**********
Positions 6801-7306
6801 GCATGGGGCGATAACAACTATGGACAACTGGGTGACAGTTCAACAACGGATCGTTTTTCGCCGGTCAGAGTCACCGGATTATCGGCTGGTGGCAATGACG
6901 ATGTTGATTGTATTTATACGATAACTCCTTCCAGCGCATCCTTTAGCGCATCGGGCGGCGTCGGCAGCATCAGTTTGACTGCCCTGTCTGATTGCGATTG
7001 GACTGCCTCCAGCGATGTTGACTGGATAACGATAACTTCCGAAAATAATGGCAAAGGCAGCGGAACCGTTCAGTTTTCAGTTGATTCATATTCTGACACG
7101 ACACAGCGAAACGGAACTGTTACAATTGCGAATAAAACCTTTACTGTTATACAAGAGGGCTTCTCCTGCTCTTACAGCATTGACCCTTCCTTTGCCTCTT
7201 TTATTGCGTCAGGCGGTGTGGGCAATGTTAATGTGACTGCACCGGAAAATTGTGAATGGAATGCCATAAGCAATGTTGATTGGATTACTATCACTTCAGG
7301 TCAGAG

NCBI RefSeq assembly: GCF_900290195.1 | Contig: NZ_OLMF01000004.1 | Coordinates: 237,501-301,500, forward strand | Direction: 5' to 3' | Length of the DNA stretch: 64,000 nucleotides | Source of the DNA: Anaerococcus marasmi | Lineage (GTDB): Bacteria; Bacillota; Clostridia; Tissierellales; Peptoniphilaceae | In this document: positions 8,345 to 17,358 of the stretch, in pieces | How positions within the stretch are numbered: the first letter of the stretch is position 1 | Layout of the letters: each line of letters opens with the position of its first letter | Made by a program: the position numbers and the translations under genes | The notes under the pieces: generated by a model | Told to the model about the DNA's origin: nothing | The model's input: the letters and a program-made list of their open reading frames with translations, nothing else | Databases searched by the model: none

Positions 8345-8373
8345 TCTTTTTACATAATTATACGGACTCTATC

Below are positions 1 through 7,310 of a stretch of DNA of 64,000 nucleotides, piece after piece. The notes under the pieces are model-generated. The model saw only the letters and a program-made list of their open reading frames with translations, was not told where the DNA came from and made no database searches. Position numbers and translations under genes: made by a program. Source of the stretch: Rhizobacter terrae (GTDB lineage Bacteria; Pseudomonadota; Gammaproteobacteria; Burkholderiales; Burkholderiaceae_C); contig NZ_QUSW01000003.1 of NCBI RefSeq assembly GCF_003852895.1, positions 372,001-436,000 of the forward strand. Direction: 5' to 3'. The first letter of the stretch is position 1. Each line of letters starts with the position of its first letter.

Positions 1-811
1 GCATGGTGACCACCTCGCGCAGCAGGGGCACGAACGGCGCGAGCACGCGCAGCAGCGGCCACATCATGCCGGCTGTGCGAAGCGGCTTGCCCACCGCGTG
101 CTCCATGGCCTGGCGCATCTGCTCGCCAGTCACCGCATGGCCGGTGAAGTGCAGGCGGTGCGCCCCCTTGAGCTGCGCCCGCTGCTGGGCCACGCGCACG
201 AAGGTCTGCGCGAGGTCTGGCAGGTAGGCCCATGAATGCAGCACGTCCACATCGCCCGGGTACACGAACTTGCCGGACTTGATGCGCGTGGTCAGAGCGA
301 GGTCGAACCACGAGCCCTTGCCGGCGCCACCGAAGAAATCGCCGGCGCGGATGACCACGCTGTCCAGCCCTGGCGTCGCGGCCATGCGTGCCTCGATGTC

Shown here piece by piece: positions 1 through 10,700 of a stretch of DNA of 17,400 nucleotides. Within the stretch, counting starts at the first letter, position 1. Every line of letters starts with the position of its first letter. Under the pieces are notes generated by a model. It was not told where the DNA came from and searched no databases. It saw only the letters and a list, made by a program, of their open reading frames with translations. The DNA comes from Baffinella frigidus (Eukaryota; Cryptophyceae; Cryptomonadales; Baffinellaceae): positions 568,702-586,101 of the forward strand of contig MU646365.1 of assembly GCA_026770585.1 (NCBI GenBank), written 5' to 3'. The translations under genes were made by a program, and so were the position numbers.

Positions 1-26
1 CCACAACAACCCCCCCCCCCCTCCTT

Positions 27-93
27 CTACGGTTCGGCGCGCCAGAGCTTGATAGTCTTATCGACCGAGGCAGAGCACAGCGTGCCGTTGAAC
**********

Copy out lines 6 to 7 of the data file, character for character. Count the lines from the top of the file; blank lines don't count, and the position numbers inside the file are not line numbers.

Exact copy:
7201 TTATTGCGTCAGGCGGTGTGGGCAATGTTAATGTGACTGCACCGGAAAATTGTGAATGGAATGCCATAAGCAATGTTGATTGGATTACTATCACTTCAGG
7301 TCAGAG